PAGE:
HB 915


HB 915 Election Law - General Assembly and Congressional Legislative Districting and Apportionment Commission

POSITION: Support with Amendments

BY:  Susan Cochran, President

DATE: March 3, 2014

The members of the League of Women Voters of Maryland appreciate the effort of Delegate George and his co-sponsors to bring forth legislation that attempts to fix Maryland’s broken redistricting system.  Redistricting reform is among our highest priorities.  After a two-year study, members of the Maryland LWV adopted a position that supports action to assure a state redistricting process and standards that promote fair and effective representation in the state legislature and in the House of Representatives with maximum opportunity for public scrutiny.  Our preference is for an independent redistricting commission and we commend Delegate George for seeking such a commission through his bill.

HB 915 states that legislative and congressional districts shall be established in accordance with the U.S. Constitution and Maryland Constitution.  Congressional districts would thus be subject to the requirements of compactness, contiguity or respect for political boundaries that apply to Maryland’s legislative districts.  This would indeed be quite an improvement in Maryland’s redistricting process.

We also support the effort of this legislation to create a redistricting commission with representation of major and minor political parties as well as unaffiliated voters.  HB 915 creates a redistricting commission with seven members, with the initially-appointed two Democrats and two Republicans selecting the remaining three members by majority vote.  We are concerned that it may be difficult to get a majority of votes from this equally split group of four, and support an amendment to establish procedures in the event the initially-appointed four members cannot agree on the remaining members.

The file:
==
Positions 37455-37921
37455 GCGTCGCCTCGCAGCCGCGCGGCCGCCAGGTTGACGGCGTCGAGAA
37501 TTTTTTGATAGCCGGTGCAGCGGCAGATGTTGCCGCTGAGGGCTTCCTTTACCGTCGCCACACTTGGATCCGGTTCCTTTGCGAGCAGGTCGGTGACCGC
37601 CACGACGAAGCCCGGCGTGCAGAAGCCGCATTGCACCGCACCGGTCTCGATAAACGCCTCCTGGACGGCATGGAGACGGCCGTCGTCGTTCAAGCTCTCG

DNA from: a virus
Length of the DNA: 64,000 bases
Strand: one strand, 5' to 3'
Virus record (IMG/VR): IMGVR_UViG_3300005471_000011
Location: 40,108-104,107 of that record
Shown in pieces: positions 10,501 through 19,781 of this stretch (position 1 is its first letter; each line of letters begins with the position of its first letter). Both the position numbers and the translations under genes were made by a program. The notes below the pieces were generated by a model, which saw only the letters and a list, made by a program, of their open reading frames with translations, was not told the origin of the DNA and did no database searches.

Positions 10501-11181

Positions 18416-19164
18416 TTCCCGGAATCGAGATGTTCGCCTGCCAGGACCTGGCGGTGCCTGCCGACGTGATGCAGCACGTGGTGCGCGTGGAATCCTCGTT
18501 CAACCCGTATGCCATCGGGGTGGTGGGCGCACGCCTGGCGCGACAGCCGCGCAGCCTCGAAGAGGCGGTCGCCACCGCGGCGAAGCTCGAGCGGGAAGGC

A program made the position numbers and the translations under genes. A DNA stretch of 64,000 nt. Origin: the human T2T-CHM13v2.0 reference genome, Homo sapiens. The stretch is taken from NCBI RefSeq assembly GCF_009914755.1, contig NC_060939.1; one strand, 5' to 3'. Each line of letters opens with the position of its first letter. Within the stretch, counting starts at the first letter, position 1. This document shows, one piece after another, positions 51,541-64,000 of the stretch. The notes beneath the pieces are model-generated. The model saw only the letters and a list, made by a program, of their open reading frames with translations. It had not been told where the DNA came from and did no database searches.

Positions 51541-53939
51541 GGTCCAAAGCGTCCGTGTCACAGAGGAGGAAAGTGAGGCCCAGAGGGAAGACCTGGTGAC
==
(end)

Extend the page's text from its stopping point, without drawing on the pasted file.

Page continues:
Our most pressing concern with this legislation is that the proposed process does not provide adequate opportunity for public scrutiny or public input in the process.  We applaud the legislation’s requirement that meetings of the proposed commission be subject to state laws governing open meetings and access to public information.  However, we worry that allowing the commission to establish its own rules and procedures to govern its operations could result in a commission that does not consider proposed redistricting plans from the public or public input on the commission’s proposed plans.

Additionally, we are concerned that the Court of Appeals will be the final approving authority for redistricting plans.  A process that requires the judges of the Court of Appeals to approve all redistricting plans, in addition to their role in nominating the potential members of the commission, could have the effect of politicizing the judicial branch.

In summary, the redistricting commission suggested in HB 915 is a significant improvement over the troubling redistricting process in Maryland today.  However, our concerns with the legislation lead us to qualify our support and seek amendments.  The League has, for many years, enthusiastically supported a Redistricting Task Force or Study Commission.  We continue that effort in this session.  We believe that by studying the redistricting procedures and best practices in other states, Maryland legislators and citizens can learn much about the benefits and pitfalls of various methods and craft a process for Maryland that results in fair and effective representation of Marylanders by their legislative and congressional elected officials.